In such a crowded and busy environment, everyone tried to be different and there was space to do so. This was the era of the bustling downtown street scene. This was before the advent of suburban shopping malls and alternative town centres. From across Vancouver and the surrounding suburbs, downtown was where you went.
Neon was found across the city, but was concentrated in the areas of Chinatown, Hastings, and Granville. The cityscape of the ’50s and ’60s sold everything under neon. From cameras, to seafood, to Jesus, neon framed the destination.
Where did it go?
[dropcap]F[/dropcap]alling into decline across the world as new trends replaced it, the decline of neon in Vancouver was of our own kind of politics. By the mid ’60s, neon was subject to a faltering popularity, and became subject to the kind of urban improvement campaign which rattles the city every few decades.
Though our neon signs were in a good state of repair, their air of modernity and progress nevertheless fell out of vogue. A public campaign attacked neon on aesthetic terms, as both gaudy and ugly, and as a visual menace. Vancouver’s cityscape had become cluttered beyond belief by the accumulated stresses of urban pollution, billboards, signs, and neon. It was spiralling out of control, seemingly without any regulation in the public sphere.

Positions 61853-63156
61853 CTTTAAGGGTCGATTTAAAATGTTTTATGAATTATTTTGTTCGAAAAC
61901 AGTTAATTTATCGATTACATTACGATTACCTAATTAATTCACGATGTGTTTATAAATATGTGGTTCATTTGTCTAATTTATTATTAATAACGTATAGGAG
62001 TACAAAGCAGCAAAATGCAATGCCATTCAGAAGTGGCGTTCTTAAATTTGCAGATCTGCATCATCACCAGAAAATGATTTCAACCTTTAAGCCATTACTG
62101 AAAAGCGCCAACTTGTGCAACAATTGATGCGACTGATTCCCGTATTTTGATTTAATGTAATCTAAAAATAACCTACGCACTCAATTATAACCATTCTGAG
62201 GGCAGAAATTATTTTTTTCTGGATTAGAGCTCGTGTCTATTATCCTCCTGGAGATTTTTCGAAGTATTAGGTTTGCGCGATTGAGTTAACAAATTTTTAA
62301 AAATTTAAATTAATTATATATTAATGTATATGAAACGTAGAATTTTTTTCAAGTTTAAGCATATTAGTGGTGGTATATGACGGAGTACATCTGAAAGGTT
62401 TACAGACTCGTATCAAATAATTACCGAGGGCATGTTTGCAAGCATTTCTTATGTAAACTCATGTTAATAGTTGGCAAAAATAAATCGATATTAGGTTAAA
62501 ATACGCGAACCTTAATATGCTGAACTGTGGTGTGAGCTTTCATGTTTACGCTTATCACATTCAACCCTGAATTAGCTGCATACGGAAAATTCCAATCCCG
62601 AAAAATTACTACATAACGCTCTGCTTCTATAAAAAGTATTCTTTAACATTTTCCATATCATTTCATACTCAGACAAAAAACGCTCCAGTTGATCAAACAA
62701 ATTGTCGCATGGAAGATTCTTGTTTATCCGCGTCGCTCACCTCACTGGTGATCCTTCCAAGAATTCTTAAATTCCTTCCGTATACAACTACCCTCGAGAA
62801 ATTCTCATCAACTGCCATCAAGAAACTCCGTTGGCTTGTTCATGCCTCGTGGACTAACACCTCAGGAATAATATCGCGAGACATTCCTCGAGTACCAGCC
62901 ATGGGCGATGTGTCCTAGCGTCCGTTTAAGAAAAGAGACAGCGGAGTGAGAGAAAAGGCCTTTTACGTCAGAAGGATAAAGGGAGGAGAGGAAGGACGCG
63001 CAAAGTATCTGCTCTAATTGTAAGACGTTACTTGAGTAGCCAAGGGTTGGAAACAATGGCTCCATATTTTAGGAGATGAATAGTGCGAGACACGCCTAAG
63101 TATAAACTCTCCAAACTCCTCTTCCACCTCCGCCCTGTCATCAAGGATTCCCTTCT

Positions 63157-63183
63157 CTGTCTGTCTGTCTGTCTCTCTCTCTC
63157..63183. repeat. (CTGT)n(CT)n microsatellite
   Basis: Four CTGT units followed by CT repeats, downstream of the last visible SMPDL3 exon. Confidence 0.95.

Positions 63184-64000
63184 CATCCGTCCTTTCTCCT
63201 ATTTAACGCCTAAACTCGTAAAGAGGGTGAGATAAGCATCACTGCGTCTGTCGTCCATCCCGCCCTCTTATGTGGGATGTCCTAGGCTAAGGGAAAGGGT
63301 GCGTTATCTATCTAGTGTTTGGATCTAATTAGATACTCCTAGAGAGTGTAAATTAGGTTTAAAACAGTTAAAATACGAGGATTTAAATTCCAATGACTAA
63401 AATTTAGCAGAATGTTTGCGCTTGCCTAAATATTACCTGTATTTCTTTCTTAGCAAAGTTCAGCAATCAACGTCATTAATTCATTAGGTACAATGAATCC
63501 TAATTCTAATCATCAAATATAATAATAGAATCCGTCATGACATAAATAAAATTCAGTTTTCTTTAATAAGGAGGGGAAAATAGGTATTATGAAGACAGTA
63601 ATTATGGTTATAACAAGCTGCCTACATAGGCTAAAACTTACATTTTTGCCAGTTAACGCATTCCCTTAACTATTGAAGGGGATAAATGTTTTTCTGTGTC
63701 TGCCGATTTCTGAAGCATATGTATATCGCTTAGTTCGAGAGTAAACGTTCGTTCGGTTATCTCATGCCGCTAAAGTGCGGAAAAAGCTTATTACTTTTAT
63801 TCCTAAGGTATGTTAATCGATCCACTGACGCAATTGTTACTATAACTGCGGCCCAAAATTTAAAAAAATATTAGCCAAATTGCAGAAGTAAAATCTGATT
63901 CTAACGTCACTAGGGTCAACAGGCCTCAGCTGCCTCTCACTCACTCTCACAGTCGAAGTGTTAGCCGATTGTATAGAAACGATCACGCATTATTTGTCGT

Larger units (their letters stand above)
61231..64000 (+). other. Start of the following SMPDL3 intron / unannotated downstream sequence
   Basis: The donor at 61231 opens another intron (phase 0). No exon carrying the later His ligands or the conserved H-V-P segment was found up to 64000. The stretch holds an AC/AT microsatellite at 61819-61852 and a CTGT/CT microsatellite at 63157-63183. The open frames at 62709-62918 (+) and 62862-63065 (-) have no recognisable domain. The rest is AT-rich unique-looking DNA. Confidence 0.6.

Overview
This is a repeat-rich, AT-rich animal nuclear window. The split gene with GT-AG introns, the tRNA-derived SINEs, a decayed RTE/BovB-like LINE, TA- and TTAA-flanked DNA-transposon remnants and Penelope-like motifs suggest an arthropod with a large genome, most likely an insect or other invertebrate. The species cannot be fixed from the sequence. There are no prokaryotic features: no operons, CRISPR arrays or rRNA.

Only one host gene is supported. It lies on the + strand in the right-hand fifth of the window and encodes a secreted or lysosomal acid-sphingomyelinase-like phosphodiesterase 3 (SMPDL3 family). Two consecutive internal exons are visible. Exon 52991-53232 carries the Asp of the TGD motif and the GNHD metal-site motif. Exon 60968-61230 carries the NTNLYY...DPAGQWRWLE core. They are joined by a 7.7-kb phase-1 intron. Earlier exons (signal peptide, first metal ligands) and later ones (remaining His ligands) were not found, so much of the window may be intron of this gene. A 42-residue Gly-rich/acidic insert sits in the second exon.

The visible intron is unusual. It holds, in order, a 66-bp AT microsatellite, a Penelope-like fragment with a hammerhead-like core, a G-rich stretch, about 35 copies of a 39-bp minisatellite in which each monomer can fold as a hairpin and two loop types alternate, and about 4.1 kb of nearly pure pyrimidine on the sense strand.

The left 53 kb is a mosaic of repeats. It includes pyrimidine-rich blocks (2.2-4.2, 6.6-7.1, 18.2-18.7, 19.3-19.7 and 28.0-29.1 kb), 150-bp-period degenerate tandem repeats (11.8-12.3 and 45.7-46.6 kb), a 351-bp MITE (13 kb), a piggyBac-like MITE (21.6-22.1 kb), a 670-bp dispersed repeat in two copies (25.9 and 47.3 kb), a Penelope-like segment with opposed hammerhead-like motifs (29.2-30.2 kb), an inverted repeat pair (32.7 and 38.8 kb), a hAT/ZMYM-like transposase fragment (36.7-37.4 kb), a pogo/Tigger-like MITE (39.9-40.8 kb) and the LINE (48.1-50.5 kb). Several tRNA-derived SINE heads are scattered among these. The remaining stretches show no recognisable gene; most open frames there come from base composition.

Garishly bright, and now associated with the working class, neon was blamed for all manners of social problems. It became the centre of a civic disagreement about Vancouver’s future and identity. Threatening not only the fabric of our society, neon also infringed upon the natural environment that surrounded the city, distracting the viewer from our natural utopia.
With the power of the system at their disposal, the anti-blight campaign convinced the city to rein in neon. Through several bylaws, neon was legally restricted to decline in the city by 1974. Bans on animated signs were followed by bans on new signs. Eventually, old signs couldn’t even be taken down for repair, necessitating costly and complicated on-site repairs of damaged signs. Decay was inevitable.
Neon lost that fight for the city’s soul; however, neon was only one manifestation of the issues at hand. The city has long been a battleground for character, blight, and aesthetics. From neon, to the squeegee kids of the 2000s, to the view cones and height restrictions of the Downtown core, Vancouver has a long and storied history of policing its own appearance.
The crusade against neon is part of the broader trend in the city to clean itself up, and structure the urban landscape according to perceived ideals. It is a symptom of Vancouver’s constant attempts to hit above its weight and appear world-class.
What’s left now?
[dropcap]H[/dropcap]aving lost the fight, Vancouver retains only a few dozen of those historic signs today. The passage of time, restrictive bylaws, and declining business prospects have driven a lot of of neon signs into the garbage.